December 10, 2011
This year, women are very much in charge of the Congo Square Theatre's annual production of "The Nativity." Starting with the new director, Ilesa Duncan, and extending all the way up to Gabriel.
That archangel is played this year by Alexis J. Rogers, who lit up Hyde Park this summer with her performance as Bess in Court Theatre's production of "Porgy and Bess." Rogers is not the only member of that distiguished musical ensemble to also don the choir robes and the heavy jewelry for Congo Square this year. Under the musical direction of Jaret Landon, "Nativity" has never sounded better these past 12 years.
Admirers of Langston Hughes will note that this is not the traditional "Black Nativity" (first seen on Broadway in 1961, "Black Nativity" featured the Gospel story in Act 1 and a gospel concert in Act 2). Beginning last year, Congo Square forged a new adaptation — or homage to the original. McKinley Johnson's new version drops the word "black" from the title (in deference to Hughes and his estate), but remains a fervently spirtual piece, firmly rooted in the African-American tradition and without any compromises in the face of our increasingly secular holiday season.
The main difference from years' past is that the gospel-music sequence has been dropped in favor of a shorter bill of Christmas music in a gospel style, following the narrative of the birth of Jesus.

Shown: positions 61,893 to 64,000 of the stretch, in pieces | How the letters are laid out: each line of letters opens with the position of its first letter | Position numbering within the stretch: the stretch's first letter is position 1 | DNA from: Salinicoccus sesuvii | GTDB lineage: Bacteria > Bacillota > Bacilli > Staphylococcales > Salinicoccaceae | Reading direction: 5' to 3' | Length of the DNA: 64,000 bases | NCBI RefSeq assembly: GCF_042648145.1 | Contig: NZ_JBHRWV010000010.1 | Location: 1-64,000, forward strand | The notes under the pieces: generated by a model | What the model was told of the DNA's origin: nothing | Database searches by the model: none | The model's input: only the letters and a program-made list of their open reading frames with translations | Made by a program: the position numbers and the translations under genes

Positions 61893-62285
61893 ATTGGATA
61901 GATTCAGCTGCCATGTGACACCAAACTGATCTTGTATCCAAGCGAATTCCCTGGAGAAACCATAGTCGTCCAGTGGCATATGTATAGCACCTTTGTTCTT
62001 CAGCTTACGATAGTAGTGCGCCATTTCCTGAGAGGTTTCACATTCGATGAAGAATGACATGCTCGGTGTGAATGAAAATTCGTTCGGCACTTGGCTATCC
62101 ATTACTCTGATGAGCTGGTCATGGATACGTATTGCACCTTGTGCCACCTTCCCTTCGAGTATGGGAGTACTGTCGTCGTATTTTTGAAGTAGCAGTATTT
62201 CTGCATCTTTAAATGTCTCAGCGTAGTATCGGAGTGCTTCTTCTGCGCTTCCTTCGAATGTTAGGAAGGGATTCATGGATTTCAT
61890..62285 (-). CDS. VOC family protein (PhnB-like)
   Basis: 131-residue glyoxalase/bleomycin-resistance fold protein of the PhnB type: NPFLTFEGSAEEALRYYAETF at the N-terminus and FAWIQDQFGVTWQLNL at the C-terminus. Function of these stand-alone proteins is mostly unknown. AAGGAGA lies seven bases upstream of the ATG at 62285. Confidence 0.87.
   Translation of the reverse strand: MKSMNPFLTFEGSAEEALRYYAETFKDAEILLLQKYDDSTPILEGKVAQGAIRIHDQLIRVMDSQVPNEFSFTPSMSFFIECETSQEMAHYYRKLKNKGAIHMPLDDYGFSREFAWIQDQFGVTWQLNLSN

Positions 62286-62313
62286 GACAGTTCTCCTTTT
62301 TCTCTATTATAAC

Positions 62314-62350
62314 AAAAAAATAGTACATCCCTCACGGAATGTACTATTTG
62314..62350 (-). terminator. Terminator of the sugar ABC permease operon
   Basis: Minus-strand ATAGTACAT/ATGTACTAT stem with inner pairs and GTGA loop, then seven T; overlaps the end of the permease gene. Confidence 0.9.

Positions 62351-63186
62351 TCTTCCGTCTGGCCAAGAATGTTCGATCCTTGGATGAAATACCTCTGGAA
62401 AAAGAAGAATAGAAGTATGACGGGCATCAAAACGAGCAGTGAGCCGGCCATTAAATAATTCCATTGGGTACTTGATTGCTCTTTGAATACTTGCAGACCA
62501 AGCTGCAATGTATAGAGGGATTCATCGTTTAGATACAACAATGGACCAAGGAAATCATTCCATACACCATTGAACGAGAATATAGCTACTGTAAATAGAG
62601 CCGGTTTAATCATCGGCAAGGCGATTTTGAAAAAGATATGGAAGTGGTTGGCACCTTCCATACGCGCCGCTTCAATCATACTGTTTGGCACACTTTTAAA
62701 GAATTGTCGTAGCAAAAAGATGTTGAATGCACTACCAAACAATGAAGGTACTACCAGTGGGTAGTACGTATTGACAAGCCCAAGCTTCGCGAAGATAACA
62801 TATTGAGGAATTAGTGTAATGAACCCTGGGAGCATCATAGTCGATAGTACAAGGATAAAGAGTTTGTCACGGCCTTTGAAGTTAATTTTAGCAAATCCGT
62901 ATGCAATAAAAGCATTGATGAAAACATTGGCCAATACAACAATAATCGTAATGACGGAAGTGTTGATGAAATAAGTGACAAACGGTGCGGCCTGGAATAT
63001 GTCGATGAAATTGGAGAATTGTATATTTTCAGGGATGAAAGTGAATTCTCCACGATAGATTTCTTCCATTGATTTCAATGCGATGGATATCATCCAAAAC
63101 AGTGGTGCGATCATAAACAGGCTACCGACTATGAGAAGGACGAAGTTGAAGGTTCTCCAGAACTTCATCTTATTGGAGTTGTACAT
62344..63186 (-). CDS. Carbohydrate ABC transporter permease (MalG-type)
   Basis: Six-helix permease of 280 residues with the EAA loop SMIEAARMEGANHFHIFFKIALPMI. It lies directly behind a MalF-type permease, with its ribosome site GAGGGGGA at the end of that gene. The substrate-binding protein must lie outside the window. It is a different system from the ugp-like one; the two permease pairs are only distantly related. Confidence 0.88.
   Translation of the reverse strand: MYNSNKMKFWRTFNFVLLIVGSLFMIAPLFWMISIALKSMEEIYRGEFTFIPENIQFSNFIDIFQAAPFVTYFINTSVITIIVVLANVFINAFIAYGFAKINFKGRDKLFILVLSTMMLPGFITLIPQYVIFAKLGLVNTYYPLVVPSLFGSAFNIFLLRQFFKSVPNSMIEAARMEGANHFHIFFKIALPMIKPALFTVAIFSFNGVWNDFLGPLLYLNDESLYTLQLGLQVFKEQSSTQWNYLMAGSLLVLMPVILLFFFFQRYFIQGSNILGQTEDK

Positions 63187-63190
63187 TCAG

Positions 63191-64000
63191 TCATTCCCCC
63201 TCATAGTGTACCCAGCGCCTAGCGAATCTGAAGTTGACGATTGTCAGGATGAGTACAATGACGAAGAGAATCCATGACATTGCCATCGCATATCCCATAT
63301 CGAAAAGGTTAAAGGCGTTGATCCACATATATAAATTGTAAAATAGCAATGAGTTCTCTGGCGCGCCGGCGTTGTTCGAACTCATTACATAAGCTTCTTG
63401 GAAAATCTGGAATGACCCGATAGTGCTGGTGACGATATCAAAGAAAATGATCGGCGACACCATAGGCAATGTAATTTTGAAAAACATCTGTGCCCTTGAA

The piece is now a 100-minute, one-act, and Johnson updates some of the biblical references to include timely matters such as a low FICO score, meaning that Mary and Joseph must spend the night in the stable.
But that added humor is very much within the gently anachronistic tradition of the Hughes original, and most of the other familiar components remain, including the dance roles of Mary and Joseph, performed, as gently and beautifully as ever, by Kathleen Purcell Turner and Kevin Dirckson.
Duncan's staging (Congo Square traditionally performs this show at the Goodman Theatre) is simple. I do miss some of the old pageantry and, as I felt last year, there is a dramatic sag in this piece about three-quarters of the way through.
But there is no sag whatsoever in the music this year, which is accompanied by a live band. In the role of the Mother of Mary, Bethany Thomas — a young actress whom I've watched for years but whose voice seems to have exploded like the Fourth of July just in the last few months — offers up an extraordinarily thrilling and emotional version of "O Holy Night" that is enough to put one in awe of the season, all on its own.
"Fall on your knees," indeed. Or maybe take to your feet.
When: Through Dec. 31
Where: Goodman Theatre, 170 N. Dearborn St.
Running time: 1 hour, 40 minutes
Tickets: $45 at 312-443-3800 or goodmantheatre.org
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